At trial, counsel called Dr. Pustilnik, Chief Medical Examiner for Galveston County, and a former student of Dr. Kliman. Trial counsel testified, at the habeas hearing, that he had used Dr. Pustilnik in the past and found him to be a “very good, knowledgeable expert [who] testifies very well” and was adept at relating complex medical information to a jury. Counsel noted that, while Dr. Kliman was a researcher, Dr. Pustilnik was a “hands-on forensic pathologist” whom he had used before with positive results. Moreover, Dr. Pustilnik was a local medical examiner employed by the University of Texas, whereas Dr. Kliman was an “academic” from an elite, east-coast Ivy–League college.
Dr. Pustilnik was clearly a qualified expert. In addition to serving as the Chief Medical Examiner for Galveston County, he was an Assistant Professor of Pathology at the University of Texas Medical Branch in Galveston. He obtained his medical degree from Washington University and was a resident at Yale University. He also completed a one-year fellowship at the Dade County Medical Examiner's Office in Miami, Florida. He has testified in numerous criminal cases, often for the State.
Shortly before applicant's trial, counsel had retained Dr. Pustilnik as a testifying expert in a case that resulted in a mistrial because the jury could not unanimously determine guilt.
While Dr. Kliman notes in his habeas affidavit that he was available to testify at trial and would have done so without charge, he never informed counsel of his willingness to do so. Indeed, trial counsel testified that he did not recall speaking with Dr. Kliman at all prior to trial. Counsel was, however, made aware of Dr. Kliman and his expertise in the field of trophoblastic inclusions through conversations with Dr. Pustilnik. Dr. Kliman's name came up a few weeks before trial when Dr. Pustilnik brought up the “alternative theory” of causation that E.B.'s pregnancy was “doomed from the start” because of genetic defects in her uterus. Dr. Pustilnik explained to counsel that he could testify effectively to this theory of causation, and he never mentioned any need for Dr. Kliman's testimony in addition to, or instead of, his own.
Counsel stated, on the habeas record, that had he known Dr. Kliman was “a necessity” and available to testify and would do so at no cost, he would not have hesitated to call him. Indeed, it is hard to imagine trial counsel declining the offer of a free expert who is willing to spend his own time and money to travel to Texas to testify unless counsel had previously determined that the expert would not play well to a Texas jury.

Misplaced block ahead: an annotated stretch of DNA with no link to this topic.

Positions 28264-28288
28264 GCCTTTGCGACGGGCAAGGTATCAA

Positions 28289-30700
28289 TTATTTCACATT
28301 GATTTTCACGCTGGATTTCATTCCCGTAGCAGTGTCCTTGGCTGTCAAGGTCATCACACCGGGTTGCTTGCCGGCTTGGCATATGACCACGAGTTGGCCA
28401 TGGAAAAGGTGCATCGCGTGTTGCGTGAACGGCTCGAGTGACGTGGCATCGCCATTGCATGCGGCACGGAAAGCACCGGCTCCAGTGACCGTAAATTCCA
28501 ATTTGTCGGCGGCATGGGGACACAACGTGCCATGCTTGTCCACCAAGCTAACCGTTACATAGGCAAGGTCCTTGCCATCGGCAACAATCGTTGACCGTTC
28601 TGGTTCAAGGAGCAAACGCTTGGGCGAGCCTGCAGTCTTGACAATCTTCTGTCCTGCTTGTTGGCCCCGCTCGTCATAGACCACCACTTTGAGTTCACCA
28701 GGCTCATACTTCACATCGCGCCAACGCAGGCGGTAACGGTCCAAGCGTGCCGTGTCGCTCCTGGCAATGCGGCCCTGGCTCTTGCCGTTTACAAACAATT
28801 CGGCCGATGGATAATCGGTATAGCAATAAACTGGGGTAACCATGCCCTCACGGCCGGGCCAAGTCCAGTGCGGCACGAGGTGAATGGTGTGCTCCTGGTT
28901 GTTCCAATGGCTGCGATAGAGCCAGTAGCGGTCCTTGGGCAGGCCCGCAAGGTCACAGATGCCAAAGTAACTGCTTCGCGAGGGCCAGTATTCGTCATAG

Given the state of the habeas record, we cannot say that trial counsel's performance “fell below an objective standard of reasonableness” when he selected Dr. Pustilnik as his expert witness. Trial counsel's duty does not extend to obtaining the “best” or most highly qualified (but perhaps pompous, bombastic, or incomprehensible) expert in the nation. Instead, it is to investigate the facts of the case and determine if an expert is necessary to present the defendant's case to the jury and, if so, to obtain competent expert assistance. As courts in this and other jurisdictions have noted, the proper focus is on counsel's investigation, not counsel's choice of a specific expert.
See Ex parte Jimenez, 364 S.W.3d 866, 884–85, 887–88 (Tex.Crim.App.2012).
See Rey v. State, 897 S.W.2d 333, 340 (Tex.Crim.App.1995) (capital murder defendant entitled to assistance of forensic pathologist based upon counsel's investigation and threshold showing that cause of victim's death was likely to be a significant factor at trial); see also Wiggins v. Smith, 539 U.S. 510, 527, 123 S.Ct. 2527, 156 L.Ed.2d 471 (2003) (“[C]ounsel has a duty to make reasonable investigations or to make a reasonable decision that makes particular investigations unnecessary. [A] particular decision not to investigate must be directly assessed for reasonableness in all the circumstances, applying a heavy measure of deference to counsel's judgments.”) (quoting Strickland, 466 U.S. at 690–91, 104 S.Ct. 2052).